This week, the Centers for Disease Control and Prevention invokes measles to make you feel guilty and frightened.
The agency announced on Thursday that there have been 175 measles cases in the U.S. in 2013, whereas only about 60 are seen in a typical year lately. Measles, the CDC press release says, “still threatens health security.”
Are they joking?, you might wonder. At a time when nearly 50 million Americans can’t get medical care because they don’t have insurance, and about 30 million will continue to lack health insurance even if the Affordable Care Act is fully implemented — at this point in American history, do the wonks at CDC really expect Americans to believe that an extra 100-odd measles cases represents a threat to the nation’s health?
No, they are not joking. CDC Director Frieden says:
“A measles outbreak anywhere is a risk everywhere.”
That sentence doesn’t exactly parse in standard English, but we get the point: be on guard, be on edge.
“With patterns of global travel and trade,”
“disease can spread nearly anywhere within 24 hours.”
This is not true, but truth isn’t at issue. Frieden is settling comfortably into his role as Minister of Propaganda for the unending War Against Risk, that existential danger to our well-being in which we are all supposed to be foot soldiers.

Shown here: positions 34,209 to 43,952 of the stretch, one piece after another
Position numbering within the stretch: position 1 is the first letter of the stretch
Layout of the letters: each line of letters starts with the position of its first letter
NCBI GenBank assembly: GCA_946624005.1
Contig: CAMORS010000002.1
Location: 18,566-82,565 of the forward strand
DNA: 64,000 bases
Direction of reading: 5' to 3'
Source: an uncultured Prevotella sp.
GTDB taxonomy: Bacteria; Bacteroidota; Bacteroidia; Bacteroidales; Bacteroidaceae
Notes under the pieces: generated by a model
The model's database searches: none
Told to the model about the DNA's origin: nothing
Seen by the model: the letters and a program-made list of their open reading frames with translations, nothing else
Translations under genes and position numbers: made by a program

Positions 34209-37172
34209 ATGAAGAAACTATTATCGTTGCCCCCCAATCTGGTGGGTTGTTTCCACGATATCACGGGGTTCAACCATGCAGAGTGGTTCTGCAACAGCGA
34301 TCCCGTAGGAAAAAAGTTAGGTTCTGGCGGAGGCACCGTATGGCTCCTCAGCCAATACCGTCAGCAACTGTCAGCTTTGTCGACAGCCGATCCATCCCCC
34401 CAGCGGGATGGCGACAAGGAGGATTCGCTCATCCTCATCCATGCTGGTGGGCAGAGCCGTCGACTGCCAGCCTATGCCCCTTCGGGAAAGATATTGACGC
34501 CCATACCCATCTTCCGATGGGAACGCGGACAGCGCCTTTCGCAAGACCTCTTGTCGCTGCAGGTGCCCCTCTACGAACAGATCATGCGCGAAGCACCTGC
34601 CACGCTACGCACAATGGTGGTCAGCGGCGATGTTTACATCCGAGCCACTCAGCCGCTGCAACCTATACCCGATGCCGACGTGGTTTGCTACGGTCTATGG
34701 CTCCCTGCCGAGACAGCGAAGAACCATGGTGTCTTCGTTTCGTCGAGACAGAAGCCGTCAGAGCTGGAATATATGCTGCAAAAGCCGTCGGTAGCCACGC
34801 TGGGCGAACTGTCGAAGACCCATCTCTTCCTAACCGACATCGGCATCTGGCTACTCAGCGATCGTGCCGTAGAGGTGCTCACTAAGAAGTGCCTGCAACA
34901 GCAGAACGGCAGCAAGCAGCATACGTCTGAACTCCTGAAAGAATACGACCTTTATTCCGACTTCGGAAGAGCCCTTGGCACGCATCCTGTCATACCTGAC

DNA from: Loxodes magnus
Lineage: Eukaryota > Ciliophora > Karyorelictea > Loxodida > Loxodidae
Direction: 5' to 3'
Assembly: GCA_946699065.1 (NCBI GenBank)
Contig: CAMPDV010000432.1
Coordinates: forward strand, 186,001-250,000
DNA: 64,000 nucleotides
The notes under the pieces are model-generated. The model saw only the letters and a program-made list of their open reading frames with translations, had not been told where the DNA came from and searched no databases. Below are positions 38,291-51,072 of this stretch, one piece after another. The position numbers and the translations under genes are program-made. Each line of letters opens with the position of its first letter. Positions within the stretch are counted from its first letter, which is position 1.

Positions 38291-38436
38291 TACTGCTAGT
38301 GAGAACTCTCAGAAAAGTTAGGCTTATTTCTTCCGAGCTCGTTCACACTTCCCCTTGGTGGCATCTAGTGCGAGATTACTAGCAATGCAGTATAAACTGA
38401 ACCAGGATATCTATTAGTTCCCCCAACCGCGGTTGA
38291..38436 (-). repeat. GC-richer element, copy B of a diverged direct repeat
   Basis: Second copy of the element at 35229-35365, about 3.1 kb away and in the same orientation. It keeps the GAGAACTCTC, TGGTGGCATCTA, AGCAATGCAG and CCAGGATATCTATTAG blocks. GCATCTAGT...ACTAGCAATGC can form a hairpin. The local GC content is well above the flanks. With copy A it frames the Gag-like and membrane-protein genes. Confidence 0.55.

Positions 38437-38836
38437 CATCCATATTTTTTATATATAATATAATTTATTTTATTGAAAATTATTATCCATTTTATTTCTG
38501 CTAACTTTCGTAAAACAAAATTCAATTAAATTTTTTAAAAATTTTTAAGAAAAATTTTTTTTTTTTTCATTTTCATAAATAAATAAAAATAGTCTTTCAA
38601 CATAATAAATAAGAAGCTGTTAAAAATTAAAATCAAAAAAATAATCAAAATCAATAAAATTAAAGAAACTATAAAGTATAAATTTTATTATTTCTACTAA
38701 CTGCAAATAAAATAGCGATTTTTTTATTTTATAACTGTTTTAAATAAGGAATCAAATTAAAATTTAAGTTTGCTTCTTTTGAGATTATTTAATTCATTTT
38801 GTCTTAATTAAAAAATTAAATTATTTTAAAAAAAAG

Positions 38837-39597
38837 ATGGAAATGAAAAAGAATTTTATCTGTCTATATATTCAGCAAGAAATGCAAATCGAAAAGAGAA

Here, the real story is that there’s no grave threat. There were over 100 measles cases in the U.S. in 2008 and over 200 in 2011. So it’s not at all clear that this year’s toll is out of the ordinary. And, of the 175 cases in 2013, most were acquired abroad. Measles transmission in the U.S. occurred in outbreaks among people who weren’t vaccinated for religious reasons, including 57 people in a Hasidic neighborhood in Brooklyn who were infected by a traveler who acquired measles virus in England, and 22 in North Carolina infected by a traveler returning from India.
That these outbreaks occurred among people who were not vaccinated reveals little about vaccination campaigns in the U.S. — religious exemptions have long been recognized for people who do not want their children to undergo immunization. And they have not been severe: a pregnant woman infected with measles in the Brooklyn outbreak miscarried, but there is no way to know whether measles was the cause. One adult was hospitalized with respiratory complications in the North Carolina outbreak.
It’s probably a good idea to be immunized against measles. Measles rarely causes severe illness, but not never. And there is plenty of measles in the world, although it is extremely rare in the U.S. Immunization is like washing your kitchen counter tops.
But there’s no reason to sign up for Dr. Frieden’s army. Measles doesn’t threaten our health security (when it comes to threats to Americans’ health security, nothing comes close to Congressional Republicans!). We do not need to report our neighbors to the authorities if they aren’t getting their kids immunized. And we really don’t need any more inspections at airports. Our way of life is not under siege.